By Randy Bell
City leaders may be going back to the drawing board to try to fashion a new plan for redistricting Clinton’s six wards.
A majority of the Board of Aldermen voted on September 19 in favor of a ward map that the local NAACP submitted as an additional alternative to six other plans that the Board had been considering. Prior to the introduction of Plan 7, the ward map proposed by the NAACP, aldermen had whittled down the initial six plans to two maps, Plan 3 and Plan 5. In a 4-3 vote, Plan 7 was approved.
But, three days after the vote, Mayor Phil Fisher vetoed the Board’s action.
“I do not believe the ward map that was adopted is in the best interest of the city,” Fisher wrote in his veto message. The mayor pointed out that residents of the Cascades neighborhood would be moved out of Ward 4 after almost forty years and would become part of Ward 3. He also questioned the motives of some of the Board members who voted in favor of Plan 7, saying they did so for “personal benefit and electoral gain.”
In their prior meeting, when the Board had voted to delay their decision on a map for a second time, Fisher had expressed displeasure with the Board’s inaction, saying, “It’s a sad state of affairs when a Board elected to lead cannot even vote. We’ve been over this and over this. As far as I’m concerned, it’s been hashed to death.”
Ward 2’s Jim Martin, Ward 5’s Beverly Oliver, Ward 6’s James Lott and Alderwoman-at-Large Ricki Garrett voted to adopt the map proposed by the NAACP, Plan 7.
Ward 1’s Karen Godfrey, Ward 3’s Robert Chapman and Ward 4’s Chip Wilbanks voted in favor of Plan 3, saying it met their goal of making the fewest changes in the ward lines while meeting the obligation to balance the population among the six districts based on the 2020 census.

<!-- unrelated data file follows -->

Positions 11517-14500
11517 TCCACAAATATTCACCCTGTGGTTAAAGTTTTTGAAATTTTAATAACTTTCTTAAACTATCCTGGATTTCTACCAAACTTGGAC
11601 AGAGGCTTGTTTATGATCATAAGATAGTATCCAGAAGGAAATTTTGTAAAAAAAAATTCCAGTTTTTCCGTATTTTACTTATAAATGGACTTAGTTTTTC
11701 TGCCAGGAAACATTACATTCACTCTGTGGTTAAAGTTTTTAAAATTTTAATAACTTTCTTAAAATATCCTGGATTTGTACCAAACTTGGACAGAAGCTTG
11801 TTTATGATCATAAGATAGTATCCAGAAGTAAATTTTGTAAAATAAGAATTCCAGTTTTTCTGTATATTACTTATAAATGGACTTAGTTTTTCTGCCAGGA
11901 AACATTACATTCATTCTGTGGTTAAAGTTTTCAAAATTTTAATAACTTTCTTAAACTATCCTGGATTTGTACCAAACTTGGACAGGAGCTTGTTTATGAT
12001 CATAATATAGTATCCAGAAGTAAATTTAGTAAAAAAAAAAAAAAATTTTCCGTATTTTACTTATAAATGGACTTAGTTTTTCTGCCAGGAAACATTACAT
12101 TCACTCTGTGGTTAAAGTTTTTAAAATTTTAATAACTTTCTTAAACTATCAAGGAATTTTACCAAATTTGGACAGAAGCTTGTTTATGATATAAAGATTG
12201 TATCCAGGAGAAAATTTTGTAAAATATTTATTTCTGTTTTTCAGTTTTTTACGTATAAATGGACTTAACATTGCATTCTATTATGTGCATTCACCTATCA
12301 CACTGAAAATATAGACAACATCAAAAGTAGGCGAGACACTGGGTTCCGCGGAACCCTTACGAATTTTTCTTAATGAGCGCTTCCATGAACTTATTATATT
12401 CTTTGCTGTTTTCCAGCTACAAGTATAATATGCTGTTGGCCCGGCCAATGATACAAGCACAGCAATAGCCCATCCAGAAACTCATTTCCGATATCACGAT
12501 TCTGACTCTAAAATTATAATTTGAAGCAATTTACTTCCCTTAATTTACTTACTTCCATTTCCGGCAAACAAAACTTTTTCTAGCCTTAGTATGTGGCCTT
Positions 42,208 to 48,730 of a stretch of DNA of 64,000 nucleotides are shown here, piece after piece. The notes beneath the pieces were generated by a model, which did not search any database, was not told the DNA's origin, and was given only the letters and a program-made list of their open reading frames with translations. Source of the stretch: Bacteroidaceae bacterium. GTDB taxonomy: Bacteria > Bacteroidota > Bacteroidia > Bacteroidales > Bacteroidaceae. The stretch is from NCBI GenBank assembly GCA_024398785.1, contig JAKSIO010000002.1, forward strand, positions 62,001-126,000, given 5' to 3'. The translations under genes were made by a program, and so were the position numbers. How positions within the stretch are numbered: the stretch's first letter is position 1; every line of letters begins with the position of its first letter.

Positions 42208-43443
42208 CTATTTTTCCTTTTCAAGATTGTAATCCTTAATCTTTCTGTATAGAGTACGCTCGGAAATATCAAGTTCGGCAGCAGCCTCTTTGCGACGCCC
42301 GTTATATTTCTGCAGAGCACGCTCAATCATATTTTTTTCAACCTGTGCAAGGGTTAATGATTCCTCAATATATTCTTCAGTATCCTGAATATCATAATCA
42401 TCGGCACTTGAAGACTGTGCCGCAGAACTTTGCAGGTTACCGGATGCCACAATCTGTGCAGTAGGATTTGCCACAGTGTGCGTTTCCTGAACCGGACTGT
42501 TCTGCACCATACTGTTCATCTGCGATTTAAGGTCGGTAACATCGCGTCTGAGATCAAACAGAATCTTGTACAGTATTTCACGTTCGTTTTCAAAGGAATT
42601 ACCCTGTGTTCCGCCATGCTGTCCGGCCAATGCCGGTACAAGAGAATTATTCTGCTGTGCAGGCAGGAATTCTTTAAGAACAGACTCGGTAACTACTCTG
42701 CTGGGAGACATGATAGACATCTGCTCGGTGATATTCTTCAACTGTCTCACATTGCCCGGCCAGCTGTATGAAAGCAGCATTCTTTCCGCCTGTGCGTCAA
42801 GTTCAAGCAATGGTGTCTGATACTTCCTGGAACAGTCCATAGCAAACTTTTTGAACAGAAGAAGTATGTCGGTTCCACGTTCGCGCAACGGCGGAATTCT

The third map being considered that night, Plan 5, received no votes.
Under Plan 7, Ward 4’s white voting age population (WVAP) would drop to 54 percent, from nearly 65 percent under Plan 3. The Black voting age population (BVAP) would climb to 36 percent in Plan 7, compared to about 29 percent under Plan 3. Cascades would remain in Ward 4 under Plan 3.
Wilbanks (Ward 4) was upset by the vote to make such dramatic changes in his ward.
“A majority of the Board was willing to completely gut that ward, Ward 4, and make a wholesale change in that one ward, so they could protect what they felt they needed for re-election,” Wilbanks said after the meeting. “And that’s just the truth of it. And it’s a sad truth.”
He’s convinced that choosing a redistricting plan with fewer changes means less confusion, “so people know where they’re going to vote, know who to call when their ditch backs up or whatever it is.”
Godfrey (Ward 1) echoed Wilbanks’ contention that political considerations played a role in the redistricting process.
“There’s been some work behind the scenes that people have been doing to see what they could get and make sure that they’re re-elected,” said Godfrey. “And, in my opinion, that is not our job as aldermen.”
Chapman (Ward 3) called Plan 7 “geographically difficult and confusing” because of the way parts of it are drawn.
“Every plan that was presented had some change in Ward 3,” said Chapman. The plan that I voted for [Plan 3] shrunk it a little bit, but it was in a logical kind of space that still allowed for relationships to be built and participation even across ward lines.”